Rise in working dog thefts prompts farm warning

A rise in dog thefts across the country has prompted an industry warning for farmers with valuable gundogs that are often a prize target for thieves.

The British Association for Shooting and Conservation (BASC) said vigilance and extra safety measures were essential for reducing risk.

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Working gundog breeds, such as springer and cocker spaniels, are high up the list of most frequently targeted, BASC said.

The results of a BBC freedom of information request showed that five policing areas in England saw a double-digit increase in the number of dog thefts reported between January and July 2020, compared with the previous year.

Overall, about half of the 26 forces that responded to the BBC’s data request saw an increase over the past seven months, while the rest saw fewer reports.

There was a near-doubling of gundog thefts across Northumbria, Devon and Cornwall and Leicestershire, compared to the same period in the previous year.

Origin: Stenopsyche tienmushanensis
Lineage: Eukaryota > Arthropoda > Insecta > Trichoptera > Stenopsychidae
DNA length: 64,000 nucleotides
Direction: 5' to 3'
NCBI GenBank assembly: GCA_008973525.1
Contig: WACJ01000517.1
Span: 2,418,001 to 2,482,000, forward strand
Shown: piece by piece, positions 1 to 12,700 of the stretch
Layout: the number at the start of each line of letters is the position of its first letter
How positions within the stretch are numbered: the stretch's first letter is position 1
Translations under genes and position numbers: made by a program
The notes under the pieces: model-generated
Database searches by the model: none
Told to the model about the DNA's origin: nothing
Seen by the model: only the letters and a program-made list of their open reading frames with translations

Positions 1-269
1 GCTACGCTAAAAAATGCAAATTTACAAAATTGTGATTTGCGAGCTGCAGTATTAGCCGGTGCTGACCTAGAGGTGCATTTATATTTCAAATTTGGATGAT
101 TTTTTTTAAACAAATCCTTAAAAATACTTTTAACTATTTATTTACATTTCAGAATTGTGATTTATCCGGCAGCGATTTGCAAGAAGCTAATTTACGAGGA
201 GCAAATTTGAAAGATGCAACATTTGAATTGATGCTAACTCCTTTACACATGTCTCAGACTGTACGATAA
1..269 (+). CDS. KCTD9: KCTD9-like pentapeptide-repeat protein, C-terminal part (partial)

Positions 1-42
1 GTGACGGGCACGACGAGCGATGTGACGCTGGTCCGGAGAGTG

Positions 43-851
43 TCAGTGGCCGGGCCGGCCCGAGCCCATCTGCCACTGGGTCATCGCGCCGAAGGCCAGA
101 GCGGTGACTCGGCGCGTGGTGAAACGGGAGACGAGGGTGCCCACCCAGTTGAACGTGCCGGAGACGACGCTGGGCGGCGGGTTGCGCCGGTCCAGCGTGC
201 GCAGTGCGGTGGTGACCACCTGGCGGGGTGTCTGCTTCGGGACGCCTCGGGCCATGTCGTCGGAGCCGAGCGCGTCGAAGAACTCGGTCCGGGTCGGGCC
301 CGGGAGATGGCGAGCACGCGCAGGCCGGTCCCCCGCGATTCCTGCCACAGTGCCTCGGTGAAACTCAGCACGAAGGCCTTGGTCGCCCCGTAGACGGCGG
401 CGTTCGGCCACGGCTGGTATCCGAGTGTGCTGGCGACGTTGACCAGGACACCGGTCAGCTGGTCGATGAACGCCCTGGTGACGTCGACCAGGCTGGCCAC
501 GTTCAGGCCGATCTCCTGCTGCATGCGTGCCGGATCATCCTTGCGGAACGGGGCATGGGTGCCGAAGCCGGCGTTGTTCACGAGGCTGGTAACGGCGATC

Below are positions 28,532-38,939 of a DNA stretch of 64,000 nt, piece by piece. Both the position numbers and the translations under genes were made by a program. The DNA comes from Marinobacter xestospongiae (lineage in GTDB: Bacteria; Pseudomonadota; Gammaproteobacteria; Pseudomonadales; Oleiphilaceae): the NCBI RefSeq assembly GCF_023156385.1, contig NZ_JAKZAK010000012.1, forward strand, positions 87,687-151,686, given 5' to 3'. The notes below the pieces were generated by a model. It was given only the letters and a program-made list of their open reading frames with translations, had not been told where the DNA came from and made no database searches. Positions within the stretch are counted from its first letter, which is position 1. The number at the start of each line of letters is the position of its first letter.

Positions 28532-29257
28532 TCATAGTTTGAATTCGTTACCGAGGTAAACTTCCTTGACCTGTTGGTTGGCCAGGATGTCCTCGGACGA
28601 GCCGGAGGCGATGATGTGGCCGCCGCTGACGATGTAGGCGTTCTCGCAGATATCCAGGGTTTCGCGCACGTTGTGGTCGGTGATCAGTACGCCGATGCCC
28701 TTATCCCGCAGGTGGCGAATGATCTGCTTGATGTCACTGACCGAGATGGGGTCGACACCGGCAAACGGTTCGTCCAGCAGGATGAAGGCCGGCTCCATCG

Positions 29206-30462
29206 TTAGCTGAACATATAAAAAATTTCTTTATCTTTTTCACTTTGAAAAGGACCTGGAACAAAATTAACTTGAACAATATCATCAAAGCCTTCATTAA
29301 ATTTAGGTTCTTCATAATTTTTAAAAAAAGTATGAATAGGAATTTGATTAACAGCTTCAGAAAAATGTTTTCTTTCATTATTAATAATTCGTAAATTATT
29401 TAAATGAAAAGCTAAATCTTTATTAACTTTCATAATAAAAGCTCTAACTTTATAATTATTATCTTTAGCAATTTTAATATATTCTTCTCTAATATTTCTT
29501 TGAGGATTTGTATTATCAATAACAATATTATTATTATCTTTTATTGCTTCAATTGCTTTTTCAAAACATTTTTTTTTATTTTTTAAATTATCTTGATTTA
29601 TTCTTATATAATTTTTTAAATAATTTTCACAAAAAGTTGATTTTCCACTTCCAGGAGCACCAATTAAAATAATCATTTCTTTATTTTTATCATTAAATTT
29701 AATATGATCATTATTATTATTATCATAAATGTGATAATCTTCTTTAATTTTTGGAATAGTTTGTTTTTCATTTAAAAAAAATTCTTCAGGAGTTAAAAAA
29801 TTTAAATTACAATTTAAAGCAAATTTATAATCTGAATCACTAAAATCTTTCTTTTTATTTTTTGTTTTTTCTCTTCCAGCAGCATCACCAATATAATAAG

Dog Lost, a nationwide service that reunites dogs with their owners, said it had seen an overall increase of 70% in reported thefts this year.

‘Concerning level’

Toni Paull, BASC’s gundog officer, said: “We know that gundogs make up for a significant portion of dog theft; their high value makes them a prize target.

“It is one of those instances that you don’t think it will ever happen to you until it does.

“Having spoken to numerous victims, the trauma and pain of losing your dog to criminals is horrific. The risk of being targeted remains low, but it is at a concerning level.”

Ahead of Gundog Theft Awareness Week (31 October to 6 November), BASC urged anyone buying a dog to undertake due diligence to reduce the possibility of buying a stolen dog.

This could include checking paperwork relating to the dog and cross-referencing microchip details.


It’s not just gundogs that are being targeted, either. NFU Mutual said it had also seen a number of cases where two to three sheepdogs have been taken from a farm at a single time.

Rural affairs specialist Rebecca Davidson said this was an “extremely worrying trend”.

She added: “Our initial claims indications back up what we are hearing anecdotally, with a year-on-year rise in claims and the value of both working and pet dogs being stolen. By September 2020, the value was far greater than the whole of the year before.”

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